The military’s soldiers are armed with swords (for slashing Titan’s flesh, especially the nape) and 3D Maneuver Gears (or “Vertical Maneuvering Equipment”), which are like the stuff in Sky Commanders (a GI-Joe rip-off back in the days), only cooler.  The equipment enables the soldiers to swing around buildings and trees a la Spider-Man, giving them more mobility and better access in combating the Titans in high heights and slashing their napes. 

Attack on Titan tells the story of the struggles and lives of these soldiers – particularly, the trio of Eren Yeager, Mikasa Ackermann, and Arminn Arlert; their batchmates from military boot camp; and the other members of the Survey Corps (wherein Eren and his batchmates decide to join after their graduation) – that have to face the hazards and carry the burden of going against murderous Titans in behalf of humanity’s protection and advancement.  Like Game of Thrones, the story of AoT is heavily character-driven.   It develops its characters very well, put plenty of personality and likability on them to get the audience invested in the characters as much as the story.  Thus, the audiences are really affected and even pained whenever these characters are killed in action.  It has established a feeling that no character is safe.  Everybody is fair game.  Everybody can get killed without moment’s notice. 

Heck, in an early episode, the main character, Eren, even got killed – he was eaten by a Titan.  Of course, a few episodes later, in a well-executed twist (for the record, all plot twists, though not all unexpected, have been well-executed), it was revealed that Eren was not really dead, that he actually has the ability to regenerate and transform into a Titan, and with his power manifesting for the first time, he burst out from the Titan that had eaten him.  The narrative was centrally being moved forward through Eren, but the whole thing was done in a way where you will never expect that he will actually come back.  At that point on, I really thought he was permanently dead, that he was a red herring and not the real main character.  It was awesome.  It was in Eren’s “death” where I actually went “Holy Tilda Swinton (go see Orphan Black to get the reference), this anime is so Game of Thrones-y!” since it was as if done in a Ned Stark manner.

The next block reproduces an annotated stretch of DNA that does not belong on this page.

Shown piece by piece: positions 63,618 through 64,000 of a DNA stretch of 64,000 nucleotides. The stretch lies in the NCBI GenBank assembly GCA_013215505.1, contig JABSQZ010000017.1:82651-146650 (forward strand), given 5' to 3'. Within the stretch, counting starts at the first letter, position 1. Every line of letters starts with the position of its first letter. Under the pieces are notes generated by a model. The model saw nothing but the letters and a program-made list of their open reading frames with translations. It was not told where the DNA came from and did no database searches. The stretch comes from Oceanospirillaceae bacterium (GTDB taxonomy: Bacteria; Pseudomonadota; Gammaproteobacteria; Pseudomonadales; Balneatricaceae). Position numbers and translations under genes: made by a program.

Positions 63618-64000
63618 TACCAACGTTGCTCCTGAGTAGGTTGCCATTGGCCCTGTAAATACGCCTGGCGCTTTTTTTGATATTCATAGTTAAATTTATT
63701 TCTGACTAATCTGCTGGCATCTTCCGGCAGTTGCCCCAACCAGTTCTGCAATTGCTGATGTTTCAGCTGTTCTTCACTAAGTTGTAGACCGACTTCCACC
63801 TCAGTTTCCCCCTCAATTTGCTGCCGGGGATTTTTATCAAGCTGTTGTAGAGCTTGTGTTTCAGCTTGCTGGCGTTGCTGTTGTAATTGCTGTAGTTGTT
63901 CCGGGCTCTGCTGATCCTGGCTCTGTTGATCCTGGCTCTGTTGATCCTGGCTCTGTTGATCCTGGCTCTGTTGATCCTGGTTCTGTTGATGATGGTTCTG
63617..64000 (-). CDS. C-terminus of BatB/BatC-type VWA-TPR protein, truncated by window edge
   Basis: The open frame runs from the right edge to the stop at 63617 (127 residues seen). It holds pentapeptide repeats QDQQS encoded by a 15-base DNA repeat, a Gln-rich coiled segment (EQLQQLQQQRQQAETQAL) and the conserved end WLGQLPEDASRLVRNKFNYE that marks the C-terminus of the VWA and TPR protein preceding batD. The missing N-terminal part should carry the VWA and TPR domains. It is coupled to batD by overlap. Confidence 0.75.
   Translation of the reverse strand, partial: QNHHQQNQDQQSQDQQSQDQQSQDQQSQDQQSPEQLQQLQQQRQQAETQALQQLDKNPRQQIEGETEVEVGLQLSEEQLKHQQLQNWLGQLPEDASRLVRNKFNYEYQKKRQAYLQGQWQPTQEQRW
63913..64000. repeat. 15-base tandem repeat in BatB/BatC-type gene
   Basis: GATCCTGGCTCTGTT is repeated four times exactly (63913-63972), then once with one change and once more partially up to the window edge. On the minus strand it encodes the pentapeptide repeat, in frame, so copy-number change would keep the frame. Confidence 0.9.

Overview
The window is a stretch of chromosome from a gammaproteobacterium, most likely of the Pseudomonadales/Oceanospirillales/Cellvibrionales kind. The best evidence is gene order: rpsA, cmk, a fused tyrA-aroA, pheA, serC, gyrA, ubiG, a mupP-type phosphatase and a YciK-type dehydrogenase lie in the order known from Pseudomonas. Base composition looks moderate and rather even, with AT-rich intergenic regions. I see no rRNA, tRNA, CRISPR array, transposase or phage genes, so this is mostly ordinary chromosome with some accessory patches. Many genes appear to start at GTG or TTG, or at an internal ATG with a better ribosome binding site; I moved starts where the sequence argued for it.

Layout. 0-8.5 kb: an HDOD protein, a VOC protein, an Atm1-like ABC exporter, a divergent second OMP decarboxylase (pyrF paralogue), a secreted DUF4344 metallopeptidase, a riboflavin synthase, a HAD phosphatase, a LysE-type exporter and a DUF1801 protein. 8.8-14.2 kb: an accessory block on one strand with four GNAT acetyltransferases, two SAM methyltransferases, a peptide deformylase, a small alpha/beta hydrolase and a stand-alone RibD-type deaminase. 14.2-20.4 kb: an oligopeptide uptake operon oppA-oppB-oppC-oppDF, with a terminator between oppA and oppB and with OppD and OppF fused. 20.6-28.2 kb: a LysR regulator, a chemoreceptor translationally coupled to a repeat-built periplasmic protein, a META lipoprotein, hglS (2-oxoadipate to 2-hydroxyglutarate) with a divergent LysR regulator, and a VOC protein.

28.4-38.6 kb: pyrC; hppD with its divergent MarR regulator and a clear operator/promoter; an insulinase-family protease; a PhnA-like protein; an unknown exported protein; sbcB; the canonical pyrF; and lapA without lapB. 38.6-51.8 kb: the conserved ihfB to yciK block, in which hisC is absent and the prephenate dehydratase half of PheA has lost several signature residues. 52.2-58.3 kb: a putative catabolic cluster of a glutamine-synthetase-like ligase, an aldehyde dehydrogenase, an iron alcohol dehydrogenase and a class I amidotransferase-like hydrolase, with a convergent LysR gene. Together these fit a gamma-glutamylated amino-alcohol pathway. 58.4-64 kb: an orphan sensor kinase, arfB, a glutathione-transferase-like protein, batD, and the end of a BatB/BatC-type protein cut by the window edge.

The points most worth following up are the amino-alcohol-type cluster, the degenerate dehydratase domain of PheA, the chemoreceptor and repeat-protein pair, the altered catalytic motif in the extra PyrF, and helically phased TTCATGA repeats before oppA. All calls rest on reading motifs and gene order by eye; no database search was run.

An interesting facet of AoT is how effectively it conveyed the cruelties and realities of war.  Yes, it has produced badass battle sequences.  But, again, because of the well-done character developments, deaths that rose from these battles have meaning and impact.  Us that are watching can easily empathize on the surviving characters that are scarred from the horrors they have gone through.  It also tackled the realistic principles in war, that death and sacrifice are necessary and should be willingly done for the sake of the greater good.  One memorable quote in the anime was, “Someone who can’t sacrifice anything can never change anything.”          

I appreciate AoT’s fast pacing; it seems a lot has happened already in its 25 episodes.  But, still, I just can’t get enough of it.  I do not know when the next season will be, and it needs to come fast.   AoT, for me, is best experienced in an anime format; therefore, I won’t read the manga as long as I can help it, so that I can enjoy any plot development in the anime without any foreknowledge of it due to reading the manga.  But if its new season doesn’t get here soon enough, then I’ll probably be led to check on the manga to get my needed AoT fix.